Some cancers are fueled by more than genetic mutations. About
two out of three breast cancers, for example, are aided by
estrogen, so blocking the hormone helps stop those tumors.
cancer enablers is a growing discipline in oncology research.
One such class of therapies is called
that block a protease necessary for a cancer cell to invade
and metastasize. Proteases are enzymes that cleave, or split,
and researchers know they play a role in the growth and spread
“There is a widely accepted dogma that proteases are
Jaime R. Merchan, M.D., M.M.Sc., assistant professor and a
hematologist-oncologist at the University of Miami Sylvester
Comprehensive Cancer Center. “Block
the enzyme and the cell can’t spread.”
Merchan and colleagues have recently published
a study that challenges this dogma. He conducted experiments
were genetically “forced” to produce an excess of
two proteases—tissue plasminogen activator, or tPA, and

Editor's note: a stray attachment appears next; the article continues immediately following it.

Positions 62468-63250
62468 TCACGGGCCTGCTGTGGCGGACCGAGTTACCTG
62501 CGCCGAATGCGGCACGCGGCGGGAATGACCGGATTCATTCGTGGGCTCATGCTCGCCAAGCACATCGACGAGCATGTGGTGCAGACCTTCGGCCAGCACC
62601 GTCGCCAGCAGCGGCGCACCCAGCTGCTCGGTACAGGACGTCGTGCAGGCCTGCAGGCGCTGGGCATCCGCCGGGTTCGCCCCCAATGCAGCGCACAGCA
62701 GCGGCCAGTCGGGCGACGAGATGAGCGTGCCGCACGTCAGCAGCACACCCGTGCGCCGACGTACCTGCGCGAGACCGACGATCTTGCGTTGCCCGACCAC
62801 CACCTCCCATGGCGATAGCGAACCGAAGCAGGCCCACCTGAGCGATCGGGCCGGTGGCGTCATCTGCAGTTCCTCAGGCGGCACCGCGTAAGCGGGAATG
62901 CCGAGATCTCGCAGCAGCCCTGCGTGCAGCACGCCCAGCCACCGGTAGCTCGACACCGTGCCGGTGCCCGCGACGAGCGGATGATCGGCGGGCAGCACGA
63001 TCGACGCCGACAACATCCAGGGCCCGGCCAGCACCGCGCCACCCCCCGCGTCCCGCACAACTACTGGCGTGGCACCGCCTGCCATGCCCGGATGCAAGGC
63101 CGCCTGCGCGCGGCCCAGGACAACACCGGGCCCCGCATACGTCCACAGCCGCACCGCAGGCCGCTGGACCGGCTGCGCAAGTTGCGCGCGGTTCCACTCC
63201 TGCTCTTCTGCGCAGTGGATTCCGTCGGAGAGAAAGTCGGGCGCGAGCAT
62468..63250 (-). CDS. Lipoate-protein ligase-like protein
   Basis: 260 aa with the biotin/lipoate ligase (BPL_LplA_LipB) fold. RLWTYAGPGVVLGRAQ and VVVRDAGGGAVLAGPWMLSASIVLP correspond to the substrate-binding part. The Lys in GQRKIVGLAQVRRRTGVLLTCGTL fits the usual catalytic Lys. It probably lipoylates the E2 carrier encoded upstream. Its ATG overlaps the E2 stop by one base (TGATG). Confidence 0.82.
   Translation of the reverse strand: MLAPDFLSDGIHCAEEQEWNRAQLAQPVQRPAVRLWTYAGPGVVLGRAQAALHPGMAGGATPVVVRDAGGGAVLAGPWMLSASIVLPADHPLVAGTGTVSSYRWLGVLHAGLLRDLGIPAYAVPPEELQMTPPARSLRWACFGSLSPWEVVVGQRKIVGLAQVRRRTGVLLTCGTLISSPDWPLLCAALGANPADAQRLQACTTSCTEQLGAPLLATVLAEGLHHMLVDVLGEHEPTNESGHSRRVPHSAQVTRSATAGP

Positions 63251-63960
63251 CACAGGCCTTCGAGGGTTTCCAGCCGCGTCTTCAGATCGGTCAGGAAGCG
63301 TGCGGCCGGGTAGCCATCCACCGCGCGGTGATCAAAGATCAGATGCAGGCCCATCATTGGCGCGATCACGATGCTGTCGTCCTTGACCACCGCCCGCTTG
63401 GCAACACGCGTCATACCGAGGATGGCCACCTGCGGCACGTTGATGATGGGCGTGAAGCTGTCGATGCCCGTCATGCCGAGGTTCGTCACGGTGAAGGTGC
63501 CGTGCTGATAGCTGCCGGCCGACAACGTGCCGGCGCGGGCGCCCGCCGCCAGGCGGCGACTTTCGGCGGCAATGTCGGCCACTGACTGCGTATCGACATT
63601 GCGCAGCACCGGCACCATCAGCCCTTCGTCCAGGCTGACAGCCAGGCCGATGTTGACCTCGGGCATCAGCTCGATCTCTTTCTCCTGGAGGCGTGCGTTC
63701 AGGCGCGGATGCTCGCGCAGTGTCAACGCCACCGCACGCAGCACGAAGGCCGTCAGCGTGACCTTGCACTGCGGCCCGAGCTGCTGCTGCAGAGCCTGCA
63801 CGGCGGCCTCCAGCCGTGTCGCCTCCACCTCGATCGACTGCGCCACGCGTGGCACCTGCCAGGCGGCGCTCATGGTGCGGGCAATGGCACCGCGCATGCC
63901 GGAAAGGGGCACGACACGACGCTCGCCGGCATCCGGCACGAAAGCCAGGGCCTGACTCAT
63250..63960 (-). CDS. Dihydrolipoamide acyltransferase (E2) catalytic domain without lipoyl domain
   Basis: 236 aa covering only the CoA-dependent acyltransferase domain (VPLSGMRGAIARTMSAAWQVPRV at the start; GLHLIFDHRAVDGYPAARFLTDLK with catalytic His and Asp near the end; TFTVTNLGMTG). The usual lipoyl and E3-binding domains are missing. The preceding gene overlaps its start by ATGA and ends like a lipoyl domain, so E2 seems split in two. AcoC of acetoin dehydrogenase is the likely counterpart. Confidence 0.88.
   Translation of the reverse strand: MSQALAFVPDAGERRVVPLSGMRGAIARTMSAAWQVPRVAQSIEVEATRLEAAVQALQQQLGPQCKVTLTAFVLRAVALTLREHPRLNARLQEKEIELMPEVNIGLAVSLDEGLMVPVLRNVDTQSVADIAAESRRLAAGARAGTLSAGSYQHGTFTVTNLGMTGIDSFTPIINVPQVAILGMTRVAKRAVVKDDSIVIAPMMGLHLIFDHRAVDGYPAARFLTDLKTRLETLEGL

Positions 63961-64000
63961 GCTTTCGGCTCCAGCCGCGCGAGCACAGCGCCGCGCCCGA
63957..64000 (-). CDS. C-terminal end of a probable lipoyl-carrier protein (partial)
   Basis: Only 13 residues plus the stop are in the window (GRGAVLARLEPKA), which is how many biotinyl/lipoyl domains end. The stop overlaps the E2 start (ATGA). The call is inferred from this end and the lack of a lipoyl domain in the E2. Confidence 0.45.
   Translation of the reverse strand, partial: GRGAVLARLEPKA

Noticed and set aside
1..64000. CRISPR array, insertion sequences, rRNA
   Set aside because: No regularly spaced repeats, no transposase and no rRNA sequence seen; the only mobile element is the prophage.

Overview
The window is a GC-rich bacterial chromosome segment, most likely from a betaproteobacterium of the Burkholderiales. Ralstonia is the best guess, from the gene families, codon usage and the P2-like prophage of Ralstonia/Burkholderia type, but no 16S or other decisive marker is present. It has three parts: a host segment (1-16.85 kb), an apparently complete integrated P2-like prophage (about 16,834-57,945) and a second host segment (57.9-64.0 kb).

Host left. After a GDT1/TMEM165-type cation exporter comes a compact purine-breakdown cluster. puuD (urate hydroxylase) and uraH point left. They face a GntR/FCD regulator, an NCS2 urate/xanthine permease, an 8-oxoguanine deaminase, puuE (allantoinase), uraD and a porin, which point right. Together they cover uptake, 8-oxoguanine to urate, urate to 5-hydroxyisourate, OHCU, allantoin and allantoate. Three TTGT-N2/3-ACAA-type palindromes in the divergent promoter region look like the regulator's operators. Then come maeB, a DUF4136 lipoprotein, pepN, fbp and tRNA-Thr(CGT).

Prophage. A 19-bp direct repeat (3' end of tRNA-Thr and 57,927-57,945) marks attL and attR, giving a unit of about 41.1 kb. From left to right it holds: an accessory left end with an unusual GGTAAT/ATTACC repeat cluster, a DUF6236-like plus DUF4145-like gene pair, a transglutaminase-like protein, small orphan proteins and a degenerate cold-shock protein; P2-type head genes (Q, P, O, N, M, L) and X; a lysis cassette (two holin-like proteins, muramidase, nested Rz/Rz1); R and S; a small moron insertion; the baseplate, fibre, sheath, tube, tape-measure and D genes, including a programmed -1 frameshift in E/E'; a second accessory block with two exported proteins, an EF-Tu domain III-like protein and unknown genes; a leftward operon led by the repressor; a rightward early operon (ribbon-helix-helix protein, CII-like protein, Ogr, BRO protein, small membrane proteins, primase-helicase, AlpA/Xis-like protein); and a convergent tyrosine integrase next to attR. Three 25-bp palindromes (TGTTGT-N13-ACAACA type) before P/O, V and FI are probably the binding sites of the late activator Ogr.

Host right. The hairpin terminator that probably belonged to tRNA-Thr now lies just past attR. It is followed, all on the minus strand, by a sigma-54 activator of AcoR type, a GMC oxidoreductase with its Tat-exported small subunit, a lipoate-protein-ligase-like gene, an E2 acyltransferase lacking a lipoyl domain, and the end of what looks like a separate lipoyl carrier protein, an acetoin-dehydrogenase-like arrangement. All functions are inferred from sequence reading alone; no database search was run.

urokinase, or uPA. When they injected the cancer cells into
mice, the modified tumors were less likely to grow or metastasize
with mice having unmodified control tumors. They also found
that in the protease-overexpressing tumors, overall survival
longer in the tPA group and twice as long in the uPA group
compared with controls.
The researchers then tested whether the
anti-tumor effects were due to the enzymatic activity of
the proteases. They genetically
modified urokinase to make it “proteolytically inactive,” switching
off its ability to decompose proteins. Tumors expressing the
proteolytically inactive urokinase grew faster than tumors exposed
to “active” urokinase and at about the same rate
as untreated control tumors.
Curiously, the proteases stopped tumors
only in animal models (in vivo), not in isolated cancer cells
in the lab (in vitro). “That
led us to conclude that the proteases overexpressed by the tumors
are not directly toxic to the tumor cells, but that they block
tumor growth indirectly.” Merchan published an earlier
study showing that proteases of the plasminogen activator system
can cleave blood proteins and generate peptides that inhibit
angiogenesis, starving the tumors of blood.